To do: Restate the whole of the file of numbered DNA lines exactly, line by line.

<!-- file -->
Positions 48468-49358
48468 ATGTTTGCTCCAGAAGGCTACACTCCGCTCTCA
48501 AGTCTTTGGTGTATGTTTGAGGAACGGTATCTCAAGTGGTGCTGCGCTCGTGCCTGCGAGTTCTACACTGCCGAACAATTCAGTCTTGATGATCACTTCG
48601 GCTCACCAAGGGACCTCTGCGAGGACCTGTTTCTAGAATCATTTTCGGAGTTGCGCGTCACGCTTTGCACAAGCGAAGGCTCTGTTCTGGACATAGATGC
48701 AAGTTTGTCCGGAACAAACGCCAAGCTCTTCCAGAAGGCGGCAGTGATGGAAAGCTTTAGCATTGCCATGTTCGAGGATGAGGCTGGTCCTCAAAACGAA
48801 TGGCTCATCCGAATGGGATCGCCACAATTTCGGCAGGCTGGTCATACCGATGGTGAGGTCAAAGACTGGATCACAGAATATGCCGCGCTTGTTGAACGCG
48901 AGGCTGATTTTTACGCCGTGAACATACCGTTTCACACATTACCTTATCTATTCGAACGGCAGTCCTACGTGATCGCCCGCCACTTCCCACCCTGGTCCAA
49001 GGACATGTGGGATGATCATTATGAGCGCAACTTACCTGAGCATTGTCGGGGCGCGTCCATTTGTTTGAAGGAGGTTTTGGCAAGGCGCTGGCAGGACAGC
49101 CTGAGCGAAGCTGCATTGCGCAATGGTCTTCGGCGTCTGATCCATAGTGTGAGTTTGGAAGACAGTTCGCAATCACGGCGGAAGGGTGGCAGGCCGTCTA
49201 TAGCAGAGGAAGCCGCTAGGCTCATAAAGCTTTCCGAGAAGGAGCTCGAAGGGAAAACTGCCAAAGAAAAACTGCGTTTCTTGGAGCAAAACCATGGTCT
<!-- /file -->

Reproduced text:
Positions 48468-49358
48468 ATGTTTGCTCCAGAAGGCTACACTCCGCTCTCA
48501 AGTCTTTGGTGTATGTTTGAGGAACGGTATCTCAAGTGGTGCTGCGCTCGTGCCTGCGAGTTCTACACTGCCGAACAATTCAGTCTTGATGATCACTTCG
48601 GCTCACCAAGGGACCTCTGCGAGGACCTGTTTCTAGAATCATTTTCGGAGTTGCGCGTCACGCTTTGCACAAGCGAAGGCTCTGTTCTGGACATAGATGC
48701 AAGTTTGTCCGGAACAAACGCCAAGCTCTTCCAGAAGGCGGCAGTGATGGAAAGCTTTAGCATTGCCATGTTCGAGGATGAGGCTGGTCCTCAAAACGAA
48801 TGGCTCATCCGAATGGGATCGCCACAATTTCGGCAGGCTGGTCATACCGATGGTGAGGTCAAAGACTGGATCACAGAATATGCCGCGCTTGTTGAACGCG
48901 AGGCTGATTTTTACGCCGTGAACATACCGTTTCACACATTACCTTATCTATTCGAACGGCAGTCCTACGTGATCGCCCGCCACTTCCCACCCTGGTCCAA
49001 GGACATGTGGGATGATCATTATGAGCGCAACTTACCTGAGCATTGTCGGGGCGCGTCCATTTGTTTGAAGGAGGTTTTGGCAAGGCGCTGGCAGGACAGC
49101 CTGAGCGAAGCTGCATTGCGCAATGGTCTTCGGCGTCTGATCCATAGTGTGAGTTTGGAAGACAGTTCGCAATCACGGCGGAAGGGTGGCAGGCCGTCTA
49201 TAGCAGAGGAAGCCGCTAGGCTCATAAAGCTTTCCGAGAAGGAGCTCGAAGGGAAAACTGCCAAAGAAAAACTGCGTTTCTTGGAGCAAAACCATGGTCT